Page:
Some of the most powerful members of the business and investing community think the American economy is going to be just fine.» Read More
A senior government official widely believed to be in line to become China's next prime minister describes Chinese economic figures as "man-made" and "therefore unreliable," according to a cable released by WikiLeaks.
The 55-year-old Li Keqiang, currently the country's executive vice premier with responsibility for macro-economic management, related his skepticism about China's official GDP numbers in a private conversation with the US ambassador back in 2007.
The banking arm of the Swiss Post Office has cut its ties with WikiLeaks founder Julian Assange, declaring that he gave false information regarding his place of residence when he opened the account.
WikiLeaks has promoted the account with PostFinance bank as a way to "donate directly to the Julian Assange and other WikiLeaks Staff Defence Fund.”
Earlier today, it seemed as if PostFinance was merely at an early stage of investigating Assange’s ccount.
"We have to find out if Julian Assange really does live in Geneva. In the process of checking we did not find his name in Geneva," PostFinance spokesman Marc Andrey told the news service AFP , confirming a report in the NZZ am Sonntag newspaper.
A sweeping operation against stock market manipulation and Ponzi schemes that involves more than 300 criminal defendants will be announced by the Justice Department today, according to a Bloomberg report citing an anonymous "U.S. law enforcement official."
The operation began in August, according to Bloomberg. In addition to the 300 criminal defendants, there will be 180 civil defendants.
There is only one difference between a bad economist and a good one: the bad economist confines himself to the visible effect; the good economist takes into account both the effect that can be seen and those effects that must be foreseen. The bad economist pursues a small present good that will be followed by a great evil to come, while the good economist pursues a great good to come, at the risk of a small present evil.
On Friday, the Obama administration announced that it had reached a free trade deal with the South Korean government in Seoul. Trade organizations for both the automakers and meat growers chimed in with support for the pact. But Senator Max Baucus, the Montana Democrat, has said he is "deeply disappointed" with the agreement. It's not clear whether Baucus will attempt to block the treaty from being approved in the Senate.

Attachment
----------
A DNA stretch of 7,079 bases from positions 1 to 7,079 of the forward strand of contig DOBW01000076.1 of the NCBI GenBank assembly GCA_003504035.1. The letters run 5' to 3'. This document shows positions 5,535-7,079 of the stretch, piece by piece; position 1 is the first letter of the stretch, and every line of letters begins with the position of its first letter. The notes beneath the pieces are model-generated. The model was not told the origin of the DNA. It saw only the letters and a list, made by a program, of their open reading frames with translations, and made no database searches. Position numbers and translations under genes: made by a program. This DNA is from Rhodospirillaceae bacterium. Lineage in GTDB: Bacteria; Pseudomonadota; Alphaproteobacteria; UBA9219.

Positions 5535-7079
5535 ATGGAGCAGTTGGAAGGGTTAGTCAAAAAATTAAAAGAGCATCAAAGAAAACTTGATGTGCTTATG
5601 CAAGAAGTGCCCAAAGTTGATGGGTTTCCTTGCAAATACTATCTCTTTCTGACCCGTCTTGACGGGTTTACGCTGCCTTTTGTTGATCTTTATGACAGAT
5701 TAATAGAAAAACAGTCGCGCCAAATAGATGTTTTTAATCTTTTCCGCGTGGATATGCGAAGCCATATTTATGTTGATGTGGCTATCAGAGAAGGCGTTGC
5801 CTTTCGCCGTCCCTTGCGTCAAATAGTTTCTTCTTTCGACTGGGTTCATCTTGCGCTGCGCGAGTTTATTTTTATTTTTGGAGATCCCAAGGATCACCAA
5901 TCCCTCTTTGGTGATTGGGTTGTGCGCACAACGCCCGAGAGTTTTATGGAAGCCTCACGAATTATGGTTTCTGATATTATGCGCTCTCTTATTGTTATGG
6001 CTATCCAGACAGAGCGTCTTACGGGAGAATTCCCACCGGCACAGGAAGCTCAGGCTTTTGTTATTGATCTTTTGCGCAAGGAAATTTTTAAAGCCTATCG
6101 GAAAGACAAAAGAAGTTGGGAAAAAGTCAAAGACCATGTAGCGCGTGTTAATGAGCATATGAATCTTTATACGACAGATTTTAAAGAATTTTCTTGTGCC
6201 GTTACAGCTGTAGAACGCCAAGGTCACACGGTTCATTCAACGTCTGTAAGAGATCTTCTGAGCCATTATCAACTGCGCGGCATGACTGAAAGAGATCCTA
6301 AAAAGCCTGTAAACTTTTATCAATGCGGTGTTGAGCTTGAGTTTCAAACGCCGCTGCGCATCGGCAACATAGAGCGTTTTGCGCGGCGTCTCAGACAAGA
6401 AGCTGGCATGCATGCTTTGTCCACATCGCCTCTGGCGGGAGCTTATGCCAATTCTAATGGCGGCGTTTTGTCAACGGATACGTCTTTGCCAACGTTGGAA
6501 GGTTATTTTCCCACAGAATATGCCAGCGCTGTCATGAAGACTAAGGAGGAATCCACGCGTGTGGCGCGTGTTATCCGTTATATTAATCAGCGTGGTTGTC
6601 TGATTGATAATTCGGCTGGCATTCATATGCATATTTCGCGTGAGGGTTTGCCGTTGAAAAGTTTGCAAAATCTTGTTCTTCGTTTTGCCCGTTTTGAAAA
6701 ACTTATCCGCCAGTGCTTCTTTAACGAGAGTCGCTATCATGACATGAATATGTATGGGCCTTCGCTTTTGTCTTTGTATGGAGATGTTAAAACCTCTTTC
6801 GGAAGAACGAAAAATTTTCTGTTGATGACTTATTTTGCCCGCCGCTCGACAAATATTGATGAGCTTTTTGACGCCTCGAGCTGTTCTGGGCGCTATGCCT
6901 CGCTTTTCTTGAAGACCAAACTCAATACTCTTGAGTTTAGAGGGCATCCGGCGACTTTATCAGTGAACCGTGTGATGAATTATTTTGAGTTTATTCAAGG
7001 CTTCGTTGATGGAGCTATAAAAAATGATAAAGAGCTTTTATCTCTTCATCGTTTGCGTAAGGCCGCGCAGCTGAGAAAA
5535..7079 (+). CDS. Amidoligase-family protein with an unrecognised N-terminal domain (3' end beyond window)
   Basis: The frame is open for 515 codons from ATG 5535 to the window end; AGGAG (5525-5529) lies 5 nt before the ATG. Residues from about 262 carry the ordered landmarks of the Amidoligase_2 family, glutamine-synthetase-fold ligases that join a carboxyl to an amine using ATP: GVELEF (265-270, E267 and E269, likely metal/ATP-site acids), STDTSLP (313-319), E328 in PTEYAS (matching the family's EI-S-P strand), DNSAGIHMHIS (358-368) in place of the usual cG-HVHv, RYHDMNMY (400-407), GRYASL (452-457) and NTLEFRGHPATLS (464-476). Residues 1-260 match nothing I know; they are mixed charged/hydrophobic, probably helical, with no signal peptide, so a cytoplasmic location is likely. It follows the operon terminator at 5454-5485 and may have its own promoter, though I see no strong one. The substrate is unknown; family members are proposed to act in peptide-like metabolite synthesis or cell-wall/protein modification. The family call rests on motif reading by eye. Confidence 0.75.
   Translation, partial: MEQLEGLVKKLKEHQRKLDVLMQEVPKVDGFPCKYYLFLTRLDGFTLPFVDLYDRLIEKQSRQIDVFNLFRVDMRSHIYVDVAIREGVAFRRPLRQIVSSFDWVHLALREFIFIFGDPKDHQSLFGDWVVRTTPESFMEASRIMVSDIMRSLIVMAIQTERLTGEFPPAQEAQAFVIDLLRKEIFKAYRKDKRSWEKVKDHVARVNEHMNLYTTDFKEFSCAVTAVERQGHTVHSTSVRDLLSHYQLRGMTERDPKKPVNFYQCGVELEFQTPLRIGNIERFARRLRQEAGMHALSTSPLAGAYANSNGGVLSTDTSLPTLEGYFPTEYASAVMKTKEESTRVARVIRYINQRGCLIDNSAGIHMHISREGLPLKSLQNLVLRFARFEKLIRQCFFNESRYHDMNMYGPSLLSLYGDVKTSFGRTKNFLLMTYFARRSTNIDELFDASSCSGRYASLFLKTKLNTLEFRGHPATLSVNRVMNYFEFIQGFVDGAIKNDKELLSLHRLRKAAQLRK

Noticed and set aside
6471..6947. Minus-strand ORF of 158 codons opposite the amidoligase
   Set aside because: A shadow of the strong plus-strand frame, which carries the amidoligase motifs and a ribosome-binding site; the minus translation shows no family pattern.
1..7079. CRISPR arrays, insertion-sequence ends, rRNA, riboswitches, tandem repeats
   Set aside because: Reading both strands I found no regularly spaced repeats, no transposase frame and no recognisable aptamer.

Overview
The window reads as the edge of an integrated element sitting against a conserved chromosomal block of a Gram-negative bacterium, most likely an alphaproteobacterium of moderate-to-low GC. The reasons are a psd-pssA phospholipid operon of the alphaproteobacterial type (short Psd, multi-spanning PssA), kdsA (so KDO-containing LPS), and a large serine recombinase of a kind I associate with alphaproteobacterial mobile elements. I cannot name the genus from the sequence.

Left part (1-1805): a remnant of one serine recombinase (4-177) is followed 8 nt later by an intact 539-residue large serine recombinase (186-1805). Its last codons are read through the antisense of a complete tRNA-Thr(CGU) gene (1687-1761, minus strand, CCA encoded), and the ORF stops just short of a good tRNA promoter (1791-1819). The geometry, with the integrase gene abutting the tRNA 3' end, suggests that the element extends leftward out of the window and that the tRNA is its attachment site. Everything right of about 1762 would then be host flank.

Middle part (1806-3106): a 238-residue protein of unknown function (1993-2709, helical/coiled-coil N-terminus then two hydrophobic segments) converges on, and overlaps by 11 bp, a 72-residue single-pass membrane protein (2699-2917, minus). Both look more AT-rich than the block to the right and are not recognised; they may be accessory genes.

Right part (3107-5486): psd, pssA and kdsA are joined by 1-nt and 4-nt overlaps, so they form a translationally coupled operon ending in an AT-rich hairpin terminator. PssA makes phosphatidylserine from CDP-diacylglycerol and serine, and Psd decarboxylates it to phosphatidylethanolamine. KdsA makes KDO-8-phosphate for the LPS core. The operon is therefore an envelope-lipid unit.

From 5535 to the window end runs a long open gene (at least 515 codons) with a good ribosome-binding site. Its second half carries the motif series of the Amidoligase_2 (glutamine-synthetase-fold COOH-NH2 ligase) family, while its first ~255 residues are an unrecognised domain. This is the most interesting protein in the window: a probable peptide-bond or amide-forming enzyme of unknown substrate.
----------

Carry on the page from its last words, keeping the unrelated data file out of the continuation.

I decided to speak with Terry McGraw, Chairman and CEO of McGraw-Hill Companies . McGraw is a strong advocate of free trade. He is chairman of the Emergency Committee for American Trade (ECAT), chairman of the U.S.-India Business Council, chairman of the United States Council for International Business, as well as a member of the U.S. Trade Representative’s Advisory Committee for Trade Policy and Negotiations (ACTPN).
McGraw was in Korea for the G-20 Business Summit. He also spread the message of the importance of opening the markets while he was in India with President Obama last month. I started the discussion on what impact this agreement will have on the U.S. economy.
The mystery of where in Europe Steve Schwarzman is going has been solved.
He's headed to Paris.
Last week, Reuters reporter Megan Davies revealed that the chief executive and co-founder of private-equity powerhouse Blackstone Group was decamping from the United States in favor of residence in Europe.
On Saturday Davies learned that Schwarzman is headed to Paris.
Banks Contemplate Moving up Bonuses Due to Possible Tax Hikes (CNBC) "Congress is debating tax rates, and that has Wall Street nervously eyeing the calendar. Worried that lawmakers will allow taxes to rise for the wealthiest Americans beginning next year, financial firms are discussing whether to move up their bonus payouts from next year to this month." As Bush-era tax cuts are about to expire, many of the big banks are reviewing their options and holding discussions with pay consultants. Goldman Sachs is rumored to be among those considering such plans, and is considered to be something of a bellwether."